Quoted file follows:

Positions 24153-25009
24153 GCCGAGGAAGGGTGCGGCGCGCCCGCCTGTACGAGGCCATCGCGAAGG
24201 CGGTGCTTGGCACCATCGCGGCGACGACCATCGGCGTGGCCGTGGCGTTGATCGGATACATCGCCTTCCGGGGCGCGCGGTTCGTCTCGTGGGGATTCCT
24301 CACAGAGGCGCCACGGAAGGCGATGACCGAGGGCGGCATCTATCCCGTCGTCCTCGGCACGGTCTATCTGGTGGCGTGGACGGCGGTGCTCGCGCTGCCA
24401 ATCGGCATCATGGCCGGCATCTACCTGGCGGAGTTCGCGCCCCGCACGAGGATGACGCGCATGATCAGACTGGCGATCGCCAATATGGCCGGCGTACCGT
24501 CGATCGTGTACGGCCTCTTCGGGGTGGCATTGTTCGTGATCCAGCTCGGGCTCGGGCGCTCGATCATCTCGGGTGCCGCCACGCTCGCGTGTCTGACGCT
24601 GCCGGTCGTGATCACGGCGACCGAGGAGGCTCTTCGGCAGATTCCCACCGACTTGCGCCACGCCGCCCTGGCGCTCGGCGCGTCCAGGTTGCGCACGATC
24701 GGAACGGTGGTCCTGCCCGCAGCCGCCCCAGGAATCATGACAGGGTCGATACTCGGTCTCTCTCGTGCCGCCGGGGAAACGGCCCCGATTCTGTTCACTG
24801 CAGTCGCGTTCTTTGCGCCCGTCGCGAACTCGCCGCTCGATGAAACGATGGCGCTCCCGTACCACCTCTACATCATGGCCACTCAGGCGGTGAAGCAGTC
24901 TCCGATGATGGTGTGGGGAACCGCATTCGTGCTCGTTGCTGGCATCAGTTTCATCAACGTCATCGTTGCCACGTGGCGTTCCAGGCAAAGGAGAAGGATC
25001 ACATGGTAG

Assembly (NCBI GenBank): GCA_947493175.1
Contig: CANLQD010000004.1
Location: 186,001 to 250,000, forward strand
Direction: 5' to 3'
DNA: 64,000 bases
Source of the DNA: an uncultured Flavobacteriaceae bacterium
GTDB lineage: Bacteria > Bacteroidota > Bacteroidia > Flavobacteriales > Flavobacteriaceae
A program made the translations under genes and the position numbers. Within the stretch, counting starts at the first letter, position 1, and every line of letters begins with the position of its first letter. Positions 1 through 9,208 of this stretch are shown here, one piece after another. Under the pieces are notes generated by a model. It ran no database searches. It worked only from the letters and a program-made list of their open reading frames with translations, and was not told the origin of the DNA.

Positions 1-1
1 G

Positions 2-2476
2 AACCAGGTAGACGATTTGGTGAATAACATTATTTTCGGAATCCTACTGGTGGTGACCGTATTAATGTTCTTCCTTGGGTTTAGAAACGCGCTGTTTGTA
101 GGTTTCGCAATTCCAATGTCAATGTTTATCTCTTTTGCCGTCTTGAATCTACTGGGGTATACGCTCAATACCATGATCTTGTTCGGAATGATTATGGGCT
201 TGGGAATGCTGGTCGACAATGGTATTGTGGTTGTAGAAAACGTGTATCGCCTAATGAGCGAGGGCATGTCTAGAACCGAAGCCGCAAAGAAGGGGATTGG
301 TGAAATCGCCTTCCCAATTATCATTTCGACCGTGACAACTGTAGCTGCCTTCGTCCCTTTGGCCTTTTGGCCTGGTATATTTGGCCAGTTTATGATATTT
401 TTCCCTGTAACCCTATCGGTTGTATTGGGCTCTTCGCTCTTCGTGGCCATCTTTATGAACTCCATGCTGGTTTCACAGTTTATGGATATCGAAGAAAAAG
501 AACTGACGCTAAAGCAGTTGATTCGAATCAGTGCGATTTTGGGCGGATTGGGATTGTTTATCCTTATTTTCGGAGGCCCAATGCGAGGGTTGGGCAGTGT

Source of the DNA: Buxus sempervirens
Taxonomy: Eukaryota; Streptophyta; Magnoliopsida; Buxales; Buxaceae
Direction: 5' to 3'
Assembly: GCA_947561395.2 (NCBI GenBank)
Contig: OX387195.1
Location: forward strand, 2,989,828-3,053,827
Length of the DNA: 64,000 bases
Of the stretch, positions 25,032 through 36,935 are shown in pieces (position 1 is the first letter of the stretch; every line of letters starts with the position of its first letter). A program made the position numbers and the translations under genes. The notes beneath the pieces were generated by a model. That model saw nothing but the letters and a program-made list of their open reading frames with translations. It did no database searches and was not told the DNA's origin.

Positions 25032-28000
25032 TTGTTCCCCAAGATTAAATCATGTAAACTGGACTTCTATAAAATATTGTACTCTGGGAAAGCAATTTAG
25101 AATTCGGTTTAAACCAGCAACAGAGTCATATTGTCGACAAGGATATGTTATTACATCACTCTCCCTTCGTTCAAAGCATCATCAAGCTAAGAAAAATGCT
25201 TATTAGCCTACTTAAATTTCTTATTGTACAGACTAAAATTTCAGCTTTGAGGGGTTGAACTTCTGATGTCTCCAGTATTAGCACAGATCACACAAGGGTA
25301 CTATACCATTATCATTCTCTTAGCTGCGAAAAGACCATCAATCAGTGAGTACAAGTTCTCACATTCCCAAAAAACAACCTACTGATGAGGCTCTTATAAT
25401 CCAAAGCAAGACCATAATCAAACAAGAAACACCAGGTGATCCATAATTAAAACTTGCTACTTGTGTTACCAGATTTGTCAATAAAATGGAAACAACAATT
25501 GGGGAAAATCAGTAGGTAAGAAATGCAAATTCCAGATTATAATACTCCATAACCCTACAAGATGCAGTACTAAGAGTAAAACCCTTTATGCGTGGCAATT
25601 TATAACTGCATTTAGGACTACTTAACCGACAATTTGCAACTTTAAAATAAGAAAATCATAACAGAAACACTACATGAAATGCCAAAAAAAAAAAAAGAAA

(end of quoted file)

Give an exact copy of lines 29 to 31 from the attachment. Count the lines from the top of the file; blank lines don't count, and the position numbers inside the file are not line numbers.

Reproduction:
Source of the DNA: Buxus sempervirens
Taxonomy: Eukaryota; Streptophyta; Magnoliopsida; Buxales; Buxaceae
Direction: 5' to 3'